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Organizational decision making that leverages the collective wisdom and knowledge of multiple individuals is ubiquitous in management practice, occurring in settings such as top management teams, corporate boards, and the teams and groups that pervade modern organizations. Decision-making structures employed by organizations shape the effectiveness of knowledge aggregation. We argue that decision-making structures play a second crucial role in that they shape the learning of individuals that participate in organizational decision making. In organizational decision making, individuals do not engage in learning by doing but, rather, in what we call learning by participating, which is distinct in that individuals learn by receiving feedback not on their own choices but, rather, on the choice made by the organization. We examine how learning by participating influences the efficacy of aggregation and learning across alternative decision-making structures and group sizes. Our central insight is that learning by participating leads to an aggregation–learning trade-off in which structures that are effective in aggregating information can be ineffective in fostering individual learning. We discuss implications for research on organizations in the areas of learning, microfoundations, teams, and crowds.

1. Introduction

Organizational decision making that leverages the collective wisdom and knowledge of multiple individuals is ubiquitous in management practice, occurring in settings such as top management teams, corporate boards, and the teams and groups that pervade modern organizations. Numerous threads of the organization science literature have consequently sought to study how individual knowledge aggregates to the level of the organization. This work spans a range of topics, including organization design (e.g., Knudsen and Levinthal 2007, Christensen and Knudsen 2010, Csaszar and Eggers 2013), information processing (e.g., Turco 2016, Mack and Szulanski 2017, Joseph and Gaba 2020), crowds (Mannes et al. 2014, Mollick and Nanda 2016, Becker 2017, Felin et al. 2017, Keuschnigg and Ganser 2017), and collective intelligence (e.g., Page 2007, Woolley et al. 2010, Bernstein et al. 2018). Uniting much of this work is the recognition that the decision-making structures organizations employ, such as plurality voting or delegation, shape the effectiveness of knowledge aggregation.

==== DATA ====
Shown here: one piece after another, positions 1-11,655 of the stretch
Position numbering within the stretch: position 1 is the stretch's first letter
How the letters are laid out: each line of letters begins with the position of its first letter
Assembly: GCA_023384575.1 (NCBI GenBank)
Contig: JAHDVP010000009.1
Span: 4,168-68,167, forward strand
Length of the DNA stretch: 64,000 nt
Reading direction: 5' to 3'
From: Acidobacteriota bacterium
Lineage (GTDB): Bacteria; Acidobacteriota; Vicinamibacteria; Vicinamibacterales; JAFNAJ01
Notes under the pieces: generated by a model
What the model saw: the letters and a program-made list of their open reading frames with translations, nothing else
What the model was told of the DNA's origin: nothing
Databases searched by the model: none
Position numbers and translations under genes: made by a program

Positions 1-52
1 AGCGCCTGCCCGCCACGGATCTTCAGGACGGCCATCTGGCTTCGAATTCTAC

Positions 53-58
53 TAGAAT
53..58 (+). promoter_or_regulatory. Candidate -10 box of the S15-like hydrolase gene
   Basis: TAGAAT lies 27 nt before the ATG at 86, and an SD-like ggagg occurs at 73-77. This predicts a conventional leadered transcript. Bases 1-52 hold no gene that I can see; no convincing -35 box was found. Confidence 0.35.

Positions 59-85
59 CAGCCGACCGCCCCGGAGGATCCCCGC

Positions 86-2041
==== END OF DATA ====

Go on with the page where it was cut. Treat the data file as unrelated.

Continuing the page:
In this paper, we argue that decision-making structures play a critical role beyond just shaping knowledge aggregation—they also shape the learning of individuals that participate in organizational decision making. If decision-making structures that better aggregate individuals’ knowledge are also better at facilitating individual learning, distinguishing between these dual outcomes of knowledge aggregation and individual learning would be unnecessary. There is, however, no ex ante reason to believe that these two outcomes operate in concert. Indeed, it may well be the case that decision-making structures that more effectively aggregate individuals’ knowledge may ultimately be less effective at facilitating the learning trajectory of individuals within the organization. Were this the case, it could give rise to the possibility of an aggregation–learning trade-off.

To explore this potential trade-off, we start with the observation that learning by individuals in the context of an organization differs from the traditional learning by doing. This is because, in a traditional learning-by-doing situation, an individual makes a decision alone by selecting from a menu of alternatives and garnering performance feedback on that alternative (e.g., Cyert and March 1963, Denrell and March 2001). By contrast, in an organizational context, an individual participates in the organization’s decision making by voicing a preferred alternative to the group, which then chooses an alternative based on the particular decision-making structure employed by the organization. We refer to this process of individual decision making in an organizational context as learning by participating. When individuals learn by participating, the alternative chosen by the organization does not necessarily correspond to the alternative favored by the individual, and, as a consequence, the individual receives performance feedback on the organization’s choice (and not necessarily on the individual’s own).

Learning by participating forces us to grapple with the recognition that decision-making structures may vary not just with respect to how effectively they tap into and aggregate individual knowledge (e.g., Sah and Stiglitz 1986), but also that they may vary with respect to how effectively they shape individuals’ learning. In order to understand the implications of learning by participating for the link between decision-making structures, aggregation, and learning, we proceed in two stages. First, we develop a theoretically grounded conceptual framework to characterize the organizational decision-making structures used to aggregate individuals’ knowledge to organizational decisions. Second, we employ a computational model of organizational decision making under uncertainty to compare organizations that vary with respect to different decision-making structures. In our analyses, we consider not only the structure of decision making itself, but also the role of organizational size (number of organizational members). Our model extends the canonical single-agent model of learning under uncertainty, the multiarmed bandit (e.g., Posen and Levinthal 2012, Puranam and Swamy 2016, Stieglitz et al. 2016, Laureiro‐Martinez et al. 2019), to a multiagent setting (e.g., Aggarwal et al. 2017).